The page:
Volume 92, Issue 83

Wednesday, March 5, 1999


Sparse group of students gathers to discuss education

Students meet to influence budget

Fanshawe bus pass raises Western questions

Transcript changes compare marks

Budget cuts threaten library resources

Weed progress is home grown

Discussing the future UN


Students meet to influence budget

By Mark Brown
Gazette Staff

The attention of provincial student lobby groups has shifted from the federal to the provincial level.

This week both the Canadian Federation of Students-Ontario and the Ontario Undergraduate Student Alliance met with parliamentary assistants for the Ministry of Finance to try to ensure student issues are a priority of the next budget.

Andrew Boggs, executive director of OUSA and Joel Harden, chair of CFS-O, agreed funding was the most important issue which needed to be addressed in this year's provincial budget.

"We kept ours very specific," Boggs said. He explained his presentation discussed bringing funding to post secondary education up to the national average which translates into an investment of approximately $550 million.

While Boggs said he would like to see this money injected into the post secondary education system immediately, he suggested the government could consider phasing it in over a few years.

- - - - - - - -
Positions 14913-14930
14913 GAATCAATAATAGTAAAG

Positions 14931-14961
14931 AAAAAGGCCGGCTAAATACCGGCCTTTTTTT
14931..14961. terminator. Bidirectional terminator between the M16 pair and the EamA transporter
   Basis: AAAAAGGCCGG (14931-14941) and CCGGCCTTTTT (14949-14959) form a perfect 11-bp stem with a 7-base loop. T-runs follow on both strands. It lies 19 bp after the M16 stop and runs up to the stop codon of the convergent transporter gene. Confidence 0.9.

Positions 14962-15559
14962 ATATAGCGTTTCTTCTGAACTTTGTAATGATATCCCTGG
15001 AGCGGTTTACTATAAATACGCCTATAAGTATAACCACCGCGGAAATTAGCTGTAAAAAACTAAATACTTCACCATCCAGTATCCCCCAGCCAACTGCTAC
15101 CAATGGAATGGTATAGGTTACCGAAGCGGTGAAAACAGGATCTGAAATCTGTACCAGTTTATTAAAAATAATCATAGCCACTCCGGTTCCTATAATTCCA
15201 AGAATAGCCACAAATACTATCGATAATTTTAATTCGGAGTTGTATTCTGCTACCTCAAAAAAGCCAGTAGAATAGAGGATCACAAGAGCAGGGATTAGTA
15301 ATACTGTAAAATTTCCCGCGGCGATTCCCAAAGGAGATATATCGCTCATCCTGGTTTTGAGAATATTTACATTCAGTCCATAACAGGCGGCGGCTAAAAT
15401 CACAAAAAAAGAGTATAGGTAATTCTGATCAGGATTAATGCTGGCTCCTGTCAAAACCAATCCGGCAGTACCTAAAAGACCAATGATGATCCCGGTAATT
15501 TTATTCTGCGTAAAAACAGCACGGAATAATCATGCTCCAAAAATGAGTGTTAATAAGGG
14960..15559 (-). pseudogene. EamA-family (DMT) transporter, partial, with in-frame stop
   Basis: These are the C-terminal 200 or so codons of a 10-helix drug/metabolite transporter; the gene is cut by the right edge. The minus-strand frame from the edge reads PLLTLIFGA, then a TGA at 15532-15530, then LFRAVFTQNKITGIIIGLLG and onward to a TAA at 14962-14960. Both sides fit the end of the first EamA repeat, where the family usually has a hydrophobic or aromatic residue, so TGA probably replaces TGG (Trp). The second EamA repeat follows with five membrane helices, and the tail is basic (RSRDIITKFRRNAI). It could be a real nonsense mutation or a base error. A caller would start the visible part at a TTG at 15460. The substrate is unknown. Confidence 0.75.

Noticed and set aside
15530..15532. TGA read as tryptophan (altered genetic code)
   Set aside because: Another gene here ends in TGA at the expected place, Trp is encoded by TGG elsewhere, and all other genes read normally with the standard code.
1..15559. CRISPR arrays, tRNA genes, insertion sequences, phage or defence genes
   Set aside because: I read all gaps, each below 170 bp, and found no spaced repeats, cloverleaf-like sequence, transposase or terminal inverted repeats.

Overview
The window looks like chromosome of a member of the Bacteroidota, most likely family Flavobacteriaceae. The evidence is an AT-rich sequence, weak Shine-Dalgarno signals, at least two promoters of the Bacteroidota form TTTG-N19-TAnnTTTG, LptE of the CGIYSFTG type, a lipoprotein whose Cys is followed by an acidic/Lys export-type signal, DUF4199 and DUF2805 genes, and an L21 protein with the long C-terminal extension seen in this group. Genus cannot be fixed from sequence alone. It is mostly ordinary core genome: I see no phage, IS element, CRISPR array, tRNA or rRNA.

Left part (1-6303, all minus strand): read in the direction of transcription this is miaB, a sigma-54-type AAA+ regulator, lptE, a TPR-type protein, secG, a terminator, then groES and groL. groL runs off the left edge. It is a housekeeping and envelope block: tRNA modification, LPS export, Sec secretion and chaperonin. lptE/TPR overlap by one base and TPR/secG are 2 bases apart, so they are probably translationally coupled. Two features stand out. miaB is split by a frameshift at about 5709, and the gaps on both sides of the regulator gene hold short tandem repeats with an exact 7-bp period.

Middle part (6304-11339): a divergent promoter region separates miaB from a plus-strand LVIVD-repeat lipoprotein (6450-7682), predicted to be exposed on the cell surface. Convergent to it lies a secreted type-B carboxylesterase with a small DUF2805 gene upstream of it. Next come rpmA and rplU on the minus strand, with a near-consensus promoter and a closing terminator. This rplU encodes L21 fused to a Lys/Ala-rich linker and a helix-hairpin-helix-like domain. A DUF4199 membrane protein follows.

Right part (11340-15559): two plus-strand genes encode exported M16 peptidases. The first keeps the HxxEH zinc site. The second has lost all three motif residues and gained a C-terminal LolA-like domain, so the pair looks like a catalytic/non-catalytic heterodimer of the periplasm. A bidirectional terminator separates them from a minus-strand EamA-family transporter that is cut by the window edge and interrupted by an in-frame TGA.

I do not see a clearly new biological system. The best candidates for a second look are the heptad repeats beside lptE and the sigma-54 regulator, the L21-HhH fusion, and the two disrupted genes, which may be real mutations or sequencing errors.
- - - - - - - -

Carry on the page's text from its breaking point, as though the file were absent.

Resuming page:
"There has been an overall decrease in post secondary education as a primary budget," he said. Boggs noted since 1978 funding to Ontario universities has dropped from 5.9 to 3.4 per cent of the total provincial budget.

Harden stressed the social benefits of post secondary education, explaining a study conducted by the Council of Ontario Universities shows that for every dollar invested there is a $4 windfall.

Harden's presentation touched on issues other than funding including deregulation, accessibility and creating a grant system for students.

Although Harden does not believe increasing student loans are the answer, he said he was shocked by recent changes to the provincial loan system which make part-time students ineligible to receive a provincial loan. "The government is calling that an $80 million savings."

The pre-budgetary consultations will conclude today in Kingston, said Rob Mitchell, a spokesperson for the Ministry of Finance. "The whole purpose of these consultations sessions is to get input from the pubic," he said.

Mitchell would not speculate when the budget will be announced, other than to say last year's budget was tabled on May 5. He added that decision is left up to Finance Minister Ernie Eves.

Although Mitchell did not attend the consultations himself, he said he had heard they were very thorough and well-received.

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Copyright The Gazette 1999